I said earlier that the IGI is being slowly replaced by a new search engine. To learn more about this change, see this article on the FamilySearch blog. Many people find the new search much more difficult to use. I don't know if the LDS intends to remove the IGI - hopefully not. I recommend you try the new search and see for yourself how you like it. The main advantage to the new search is that it includes more records. When you use it, pay attention to the location and the type of records you are looking for - if not, you will think you are searching for records in England and then  will wonder why it is returning results in Texas or New Jersey.

The LDS is currently in the midst of a massive effort to recruit people to index original records - you download the images to your computer, index them using an online form and then send them back. There is a wide variety of records available to index: census, parish records, civil registrations, and others. Last year volunteers indexed 185 million records. This will all be available to search for free using the new search engine. I have been a volunteer indexer, and it is quite interesting to read the old original records. It also contributes to the vast resource that the LDS provides for free.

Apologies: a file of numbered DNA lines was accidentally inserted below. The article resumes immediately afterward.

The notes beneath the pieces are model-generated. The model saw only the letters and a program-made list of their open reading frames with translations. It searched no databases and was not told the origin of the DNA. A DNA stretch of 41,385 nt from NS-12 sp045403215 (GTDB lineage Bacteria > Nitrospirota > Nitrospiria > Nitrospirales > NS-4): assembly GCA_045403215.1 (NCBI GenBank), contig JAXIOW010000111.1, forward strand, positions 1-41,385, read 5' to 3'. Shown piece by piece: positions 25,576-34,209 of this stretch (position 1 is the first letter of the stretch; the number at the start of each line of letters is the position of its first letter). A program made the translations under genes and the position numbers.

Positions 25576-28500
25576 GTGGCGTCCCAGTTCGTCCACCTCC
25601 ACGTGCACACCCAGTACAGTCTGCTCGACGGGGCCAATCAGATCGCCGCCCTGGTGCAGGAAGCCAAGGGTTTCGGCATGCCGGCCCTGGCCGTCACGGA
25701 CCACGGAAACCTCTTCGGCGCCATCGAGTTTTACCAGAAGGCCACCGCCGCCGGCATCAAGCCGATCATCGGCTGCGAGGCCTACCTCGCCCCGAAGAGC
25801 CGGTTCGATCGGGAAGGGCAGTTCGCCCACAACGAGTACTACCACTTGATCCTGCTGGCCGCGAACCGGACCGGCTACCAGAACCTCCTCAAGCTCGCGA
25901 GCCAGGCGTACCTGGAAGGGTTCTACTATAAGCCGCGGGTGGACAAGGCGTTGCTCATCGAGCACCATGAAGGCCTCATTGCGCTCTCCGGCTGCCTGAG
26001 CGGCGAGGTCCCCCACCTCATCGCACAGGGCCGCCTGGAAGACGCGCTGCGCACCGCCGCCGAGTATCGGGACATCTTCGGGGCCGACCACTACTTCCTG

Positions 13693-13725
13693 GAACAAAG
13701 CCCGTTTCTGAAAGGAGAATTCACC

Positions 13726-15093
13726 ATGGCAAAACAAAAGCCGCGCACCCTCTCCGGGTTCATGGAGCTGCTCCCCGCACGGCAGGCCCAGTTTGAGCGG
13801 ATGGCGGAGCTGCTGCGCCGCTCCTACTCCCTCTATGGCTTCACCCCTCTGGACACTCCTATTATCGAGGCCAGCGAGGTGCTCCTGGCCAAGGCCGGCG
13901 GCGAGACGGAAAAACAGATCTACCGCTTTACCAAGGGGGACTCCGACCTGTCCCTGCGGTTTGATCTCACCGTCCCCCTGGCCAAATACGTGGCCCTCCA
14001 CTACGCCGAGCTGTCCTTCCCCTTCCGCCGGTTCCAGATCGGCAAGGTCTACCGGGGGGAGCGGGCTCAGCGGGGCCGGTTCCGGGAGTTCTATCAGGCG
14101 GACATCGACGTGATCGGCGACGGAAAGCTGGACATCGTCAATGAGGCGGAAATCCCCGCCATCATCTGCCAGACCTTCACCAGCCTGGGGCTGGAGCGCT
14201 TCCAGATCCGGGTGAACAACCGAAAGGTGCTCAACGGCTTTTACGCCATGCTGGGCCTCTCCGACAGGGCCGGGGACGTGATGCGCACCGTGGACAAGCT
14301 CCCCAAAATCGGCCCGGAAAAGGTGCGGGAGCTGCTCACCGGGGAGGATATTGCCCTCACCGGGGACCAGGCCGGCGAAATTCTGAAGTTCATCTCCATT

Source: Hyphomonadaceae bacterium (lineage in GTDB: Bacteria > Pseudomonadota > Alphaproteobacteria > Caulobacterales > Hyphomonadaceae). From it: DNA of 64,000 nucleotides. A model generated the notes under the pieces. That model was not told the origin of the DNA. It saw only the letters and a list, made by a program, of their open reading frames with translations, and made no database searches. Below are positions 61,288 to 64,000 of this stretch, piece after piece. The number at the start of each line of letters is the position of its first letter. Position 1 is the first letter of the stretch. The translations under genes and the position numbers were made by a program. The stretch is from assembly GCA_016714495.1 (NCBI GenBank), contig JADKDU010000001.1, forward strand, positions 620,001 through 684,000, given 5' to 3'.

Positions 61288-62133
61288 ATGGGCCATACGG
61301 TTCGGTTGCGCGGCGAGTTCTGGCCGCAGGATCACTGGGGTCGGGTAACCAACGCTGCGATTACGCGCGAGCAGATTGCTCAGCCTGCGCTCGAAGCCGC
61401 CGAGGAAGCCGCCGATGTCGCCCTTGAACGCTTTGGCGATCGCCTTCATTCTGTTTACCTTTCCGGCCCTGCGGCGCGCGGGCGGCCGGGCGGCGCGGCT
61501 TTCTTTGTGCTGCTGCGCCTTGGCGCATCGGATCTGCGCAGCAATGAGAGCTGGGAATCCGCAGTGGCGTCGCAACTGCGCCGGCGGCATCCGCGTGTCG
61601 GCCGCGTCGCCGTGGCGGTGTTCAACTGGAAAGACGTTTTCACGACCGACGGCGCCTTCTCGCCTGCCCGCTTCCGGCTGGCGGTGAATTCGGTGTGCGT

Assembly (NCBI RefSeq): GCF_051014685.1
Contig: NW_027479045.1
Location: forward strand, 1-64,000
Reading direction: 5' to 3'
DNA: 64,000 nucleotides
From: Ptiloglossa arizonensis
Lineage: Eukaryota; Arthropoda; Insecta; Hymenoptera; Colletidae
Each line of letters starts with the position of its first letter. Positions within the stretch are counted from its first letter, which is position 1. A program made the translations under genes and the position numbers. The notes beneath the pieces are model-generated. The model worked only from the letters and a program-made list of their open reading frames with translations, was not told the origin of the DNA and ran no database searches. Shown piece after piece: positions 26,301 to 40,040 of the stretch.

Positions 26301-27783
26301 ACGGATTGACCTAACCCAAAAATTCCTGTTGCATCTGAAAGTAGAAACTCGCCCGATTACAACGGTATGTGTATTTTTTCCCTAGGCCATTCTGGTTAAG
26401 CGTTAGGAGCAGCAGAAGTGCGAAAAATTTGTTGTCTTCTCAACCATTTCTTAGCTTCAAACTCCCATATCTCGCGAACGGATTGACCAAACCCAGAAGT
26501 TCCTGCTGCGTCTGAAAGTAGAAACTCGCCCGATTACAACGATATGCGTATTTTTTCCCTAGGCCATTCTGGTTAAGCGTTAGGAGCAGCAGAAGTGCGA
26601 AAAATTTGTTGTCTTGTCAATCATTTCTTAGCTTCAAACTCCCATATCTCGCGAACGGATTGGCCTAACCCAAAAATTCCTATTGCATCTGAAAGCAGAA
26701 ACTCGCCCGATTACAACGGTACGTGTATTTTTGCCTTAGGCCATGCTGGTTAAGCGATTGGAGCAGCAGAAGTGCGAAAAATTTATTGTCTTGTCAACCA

Tuesday, February 15, 2011

Looking for civil records using FreeBMD

FreeBMD contains the indexes to the civil registrations of Births, Marriages and Deaths in England and Wales from 1837. Coverage is excellent into the 20th century – more recent records are being added (transcriptions done by volunteers). 

You can restrict a search to a particular registration district or county. If your search does not produce what you are looking for, try entering minimal information in the search boxes - perhaps just names and county and a broad time period, or just surnames without first names. The image above is an example of a search for a marriage of an Alice CURTIS in the Dec quarter of 1933 to the September quarter of 1934, without specifying any other information in the search.

After 1866 the age at death was recorded so this is useful in nailing down the birth year.

Unfortunately the indexes after about 1911 do not show middle names in full, just initials, so searching for someone with a middle name won't produce any hits for records after this period. In this case, you can still find middle initials, so for example, if you were looking for a death of a Robert John MacAdam,  you could search for Robert J* MacAdam and that would find the Robert J's after 1911 and the Robert John's before 1911.

After 1912 the mother's maiden name was shown in the birth index, so you can use this when searching to find siblings of your ancestor by entering just the surname and the mother's maiden name.

If you think something may have been mistranscribed, you can view the original image of the index page by clicking on the eyeglasses icon.

You can search the same indexes that FreeBMD covers on - ancestry's coverage goes into 2005 or so (FreeBMD is only currently into the 1940s so ancestry is better for living people), but is not quite as flexible in its use of wildcards. After 1969, the death indexes include the date of birth - currently this is only available using ancestry.